New York Times

N.Y. Times' Ethan Bronner To Leave Jerusalem

02/14/2012

Ethan Bronner, the Jerusalem bureau chief for The New York Times, is stepping down from his position.

Bronner, who has been in Jerusalem for the past four years, has been named legal affairs reporter for the newspaper's national desk. Jodi Rudoren, the Times' education editor, will succeed Bronner in the Jerusalem post in April.

The newspaper's public editor had recommended two years ago that Bronner be reassigned because his son was serving in the Israel Defense Forces, which was seen as a conflict of interest by a pro-Palestinian website.

My Problem With David Brooks (and the odd company he keeps)

Like many liberals, David Brooks is a conservative I can like.  But every now and then he falls in with the wrong conservative crowd.  And this week it was in his swooning endorsement of Charles Murray and his new book, “Coming Apart: The State of White America, 1960-2010.”

Huh?, an Israeli "West Wing"?

With a name like “The Prime Minister’s Cabinet,” you’d think this television show was yet another British drama, a “Downton Abbey” sequel starring, say, Winston Churchill.  But it’s not—no, it has nothing to do with Brits, but with, of all things, Israelis.  Yes, in a culture story today, The New York Times devotes a full piece to an obscure Israeli political drama, made for T.V., that even critics in Isra

Eugenics Today: Or, Guess What Nazi Germany and North Carolina Share

A couple of months ago, I wrote a story about the excellent and horrifying exhibit “Deadly Medicine: Creating the Master Race,” now on view at the Museum of Jewish Heritage—A Living Memorial to the Holocaust.  It describes how Nazi Germany took the pseudo-science of eugenics—or “racial hygiene”; attempting to create a purer race through breeding, sterilization, and eventually murder—to its extreme. Jews would eventually suffer the brunt of these policies, from sterilization programs to outright death in gas chambers. But many Germans with simple disabilities like mental retardation or epilepsy had their share of racial cleansing too.

Bibi’s Missed Opportunity: An Op-Ed In The Times

12/27/2011
Special to The Jewish Week

Bibi Netanyahu proved last week beyond a doubt that he was an American Jew. How so? He boycotted the New York Times!

Some American Jews angry with the Times’ coverage of Israel have employed the boycott strategy for years. When they haven’t liked the slant of news and editorial coverage, they’ve cancelled their subscriptions to the Times. Rabbis have taken to the pulpit to urge their congregations to stop buying the paper (even as they preached sermons from its pages) and others have organized anti-Times campaigns on Facebook and petitions on the Internet.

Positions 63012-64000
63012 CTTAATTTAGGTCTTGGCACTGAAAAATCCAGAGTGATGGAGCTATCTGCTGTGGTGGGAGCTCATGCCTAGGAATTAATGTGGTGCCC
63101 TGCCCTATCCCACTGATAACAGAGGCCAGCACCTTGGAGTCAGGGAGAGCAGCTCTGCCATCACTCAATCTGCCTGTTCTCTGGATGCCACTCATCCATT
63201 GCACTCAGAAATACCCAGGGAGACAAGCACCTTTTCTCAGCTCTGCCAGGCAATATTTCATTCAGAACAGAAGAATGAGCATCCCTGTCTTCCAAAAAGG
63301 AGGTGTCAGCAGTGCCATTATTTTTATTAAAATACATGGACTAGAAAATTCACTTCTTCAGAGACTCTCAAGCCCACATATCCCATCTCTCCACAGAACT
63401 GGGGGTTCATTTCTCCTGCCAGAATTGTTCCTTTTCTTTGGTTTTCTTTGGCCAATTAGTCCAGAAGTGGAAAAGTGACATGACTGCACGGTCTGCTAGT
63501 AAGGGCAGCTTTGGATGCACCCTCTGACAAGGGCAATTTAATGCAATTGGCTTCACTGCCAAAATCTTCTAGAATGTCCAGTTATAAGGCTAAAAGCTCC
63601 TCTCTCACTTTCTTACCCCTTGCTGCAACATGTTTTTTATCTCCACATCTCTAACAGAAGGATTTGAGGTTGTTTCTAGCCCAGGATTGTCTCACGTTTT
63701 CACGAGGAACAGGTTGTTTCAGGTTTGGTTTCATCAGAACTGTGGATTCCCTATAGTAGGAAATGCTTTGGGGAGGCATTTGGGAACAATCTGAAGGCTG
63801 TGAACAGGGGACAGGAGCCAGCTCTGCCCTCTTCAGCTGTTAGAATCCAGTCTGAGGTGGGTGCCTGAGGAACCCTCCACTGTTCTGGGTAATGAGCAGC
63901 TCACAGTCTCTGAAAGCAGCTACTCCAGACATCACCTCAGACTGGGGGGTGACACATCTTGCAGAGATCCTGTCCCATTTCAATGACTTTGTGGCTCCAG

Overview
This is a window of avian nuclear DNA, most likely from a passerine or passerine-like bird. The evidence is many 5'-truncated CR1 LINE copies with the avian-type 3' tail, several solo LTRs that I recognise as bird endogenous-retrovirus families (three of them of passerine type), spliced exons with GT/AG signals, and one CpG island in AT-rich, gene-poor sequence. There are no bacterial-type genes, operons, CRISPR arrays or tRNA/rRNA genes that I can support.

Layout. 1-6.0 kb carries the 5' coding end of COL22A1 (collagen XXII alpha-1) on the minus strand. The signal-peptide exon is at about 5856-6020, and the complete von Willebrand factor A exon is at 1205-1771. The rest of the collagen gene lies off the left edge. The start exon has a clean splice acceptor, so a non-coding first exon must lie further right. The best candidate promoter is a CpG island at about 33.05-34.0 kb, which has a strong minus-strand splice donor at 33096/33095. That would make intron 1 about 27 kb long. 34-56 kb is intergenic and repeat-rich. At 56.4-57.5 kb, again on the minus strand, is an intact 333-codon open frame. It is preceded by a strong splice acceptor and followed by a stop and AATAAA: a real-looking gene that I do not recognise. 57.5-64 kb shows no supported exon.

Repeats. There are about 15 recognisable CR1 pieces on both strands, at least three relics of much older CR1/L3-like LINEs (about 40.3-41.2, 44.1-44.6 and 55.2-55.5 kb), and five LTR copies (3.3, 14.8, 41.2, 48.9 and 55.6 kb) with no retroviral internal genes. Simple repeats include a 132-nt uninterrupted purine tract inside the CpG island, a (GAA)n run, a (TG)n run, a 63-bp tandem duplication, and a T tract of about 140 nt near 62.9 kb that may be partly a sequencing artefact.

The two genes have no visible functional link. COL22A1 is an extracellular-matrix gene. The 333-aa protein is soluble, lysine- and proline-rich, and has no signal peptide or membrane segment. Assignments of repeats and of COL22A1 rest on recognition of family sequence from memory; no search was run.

Ari L. Goldman

"Extremely Loud and Incredibly Close": Adorno's Ghost and 9/11

It’s probably impossible to count the number of film reviews that attack kitschy takes on the Holocaust like this: “an impossible movie that has no reason for being other than as another pop-culture palliative for a trauma it can’t bear to face.” 

Or like this: “This is how kitsch works. It exploits familiar images, be they puppies or babies …and tries to make us feel good, even virtuous, simply about feeling.”

Times' Friedman Responds On `Israel Lobby' Phrase

12/20/2011
Editor and Publisher

New York Times columnist Tom Friedman told The Jewish Week Tuesday that the wording of a memorable phrase in his Dec. 13 column (“Newt, Mitt, Bibi and Vladimir”) may have been inexact when he wrote that the standing ovation Israeli Prime Minister Benjamin Netanyahu received in Congress this year “was bought and paid for by the Israel lobby.”

Doctor, Lawyers, Indian Chiefs -- And The Chief Rabbinate

I haven’t forgotten my pledge to respond to Dr. Jack Wertheimer’s op-ed. And, of course, I still remember my earlier promise to post more articles and resources about “December Dilemma” — which from now on I’m thinking of referring to as DD or D&D. Or maybe I could call it the Kislev Konundrum, although all those K’s start sounding a bit Teutonic.

The Military and Me: Or, How Jews Changed the Army and the Civil War

I recently started reading Eric Foner’s “The Fiery Trial: Abraham Lincoln and American Slavery,” which won a Pulitzer this year.  It’s a subtle yet fast-moving narrative about Lincoln’s evolution from a man merely averse to slavery to the one who would abolish the institution forever in America. Slavery in America is inexhaustible topic for historians, but a subject harder to come by is Jews in America, at least before the late 19th century.

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